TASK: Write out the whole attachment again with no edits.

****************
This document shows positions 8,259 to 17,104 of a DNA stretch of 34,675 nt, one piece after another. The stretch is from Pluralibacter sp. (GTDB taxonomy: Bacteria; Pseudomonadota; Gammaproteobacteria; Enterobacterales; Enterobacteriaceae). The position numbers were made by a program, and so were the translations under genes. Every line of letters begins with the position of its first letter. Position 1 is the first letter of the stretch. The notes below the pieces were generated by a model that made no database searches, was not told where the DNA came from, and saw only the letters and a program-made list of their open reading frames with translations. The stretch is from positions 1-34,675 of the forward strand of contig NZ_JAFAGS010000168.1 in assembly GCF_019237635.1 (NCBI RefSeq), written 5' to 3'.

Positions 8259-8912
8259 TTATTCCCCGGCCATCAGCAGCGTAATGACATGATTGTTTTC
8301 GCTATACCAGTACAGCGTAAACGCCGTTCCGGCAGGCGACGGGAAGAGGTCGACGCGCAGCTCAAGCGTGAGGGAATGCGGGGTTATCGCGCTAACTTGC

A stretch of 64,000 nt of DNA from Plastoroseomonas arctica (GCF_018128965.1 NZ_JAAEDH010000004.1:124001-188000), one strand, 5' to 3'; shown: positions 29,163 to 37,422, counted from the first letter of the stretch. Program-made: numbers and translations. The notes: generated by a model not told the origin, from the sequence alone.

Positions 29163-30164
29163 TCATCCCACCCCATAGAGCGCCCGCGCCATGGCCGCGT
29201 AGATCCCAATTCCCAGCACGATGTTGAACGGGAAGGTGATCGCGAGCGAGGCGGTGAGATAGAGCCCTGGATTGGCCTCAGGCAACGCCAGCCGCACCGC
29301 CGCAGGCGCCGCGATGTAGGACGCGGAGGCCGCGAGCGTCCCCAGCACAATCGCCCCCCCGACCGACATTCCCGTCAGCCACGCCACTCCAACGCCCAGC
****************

This document shows positions 8,259 to 17,104 of a DNA stretch of 34,675 nt, one piece after another. The stretch is from Pluralibacter sp. (GTDB taxonomy: Bacteria; Pseudomonadota; Gammaproteobacteria; Enterobacterales; Enterobacteriaceae). The position numbers were made by a program, and so were the translations under genes. Every line of letters begins with the position of its first letter. Position 1 is the first letter of the stretch. The notes below the pieces were generated by a model that made no database searches, was not told where the DNA came from, and saw only the letters and a program-made list of their open reading frames with translations. The stretch is from positions 1-34,675 of the forward strand of contig NZ_JAFAGS010000168.1 in assembly GCF_019237635.1 (NCBI RefSeq), written 5' to 3'.

Positions 8259-8912
8259 TTATTCCCCGGCCATCAGCAGCGTAATGACATGATTGTTTTC
8301 GCTATACCAGTACAGCGTAAACGCCGTTCCGGCAGGCGACGGGAAGAGGTCGACGCGCAGCTCAAGCGTGAGGGAATGCGGGGTTATCGCGCTAACTTGC

A stretch of 64,000 nt of DNA from Plastoroseomonas arctica (GCF_018128965.1 NZ_JAAEDH010000004.1:124001-188000), one strand, 5' to 3'; shown: positions 29,163 to 37,422, counted from the first letter of the stretch. Program-made: numbers and translations. The notes: generated by a model not told the origin, from the sequence alone.

Positions 29163-30164
29163 TCATCCCACCCCATAGAGCGCCCGCGCCATGGCCGCGT
29201 AGATCCCAATTCCCAGCACGATGTTGAACGGGAAGGTGATCGCGAGCGAGGCGGTGAGATAGAGCCCTGGATTGGCCTCAGGCAACGCCAGCCGCACCGC
29301 CGCAGGCGCCGCGATGTAGGACGCGGAGGCCGCGAGCGTCCCCAGCACAATCGCCCCCCCGACCGACATTCCCGTCAGCCACGCCACTCCAACGCCCAGC